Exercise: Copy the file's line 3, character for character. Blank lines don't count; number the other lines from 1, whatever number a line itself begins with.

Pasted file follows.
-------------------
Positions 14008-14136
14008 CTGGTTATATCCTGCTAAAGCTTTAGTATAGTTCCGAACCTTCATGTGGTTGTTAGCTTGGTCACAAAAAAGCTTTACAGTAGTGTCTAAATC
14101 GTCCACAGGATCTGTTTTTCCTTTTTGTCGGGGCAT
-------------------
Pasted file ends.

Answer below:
14101 GTCCACAGGATCTGTTTTTCCTTTTTGTCGGGGCAT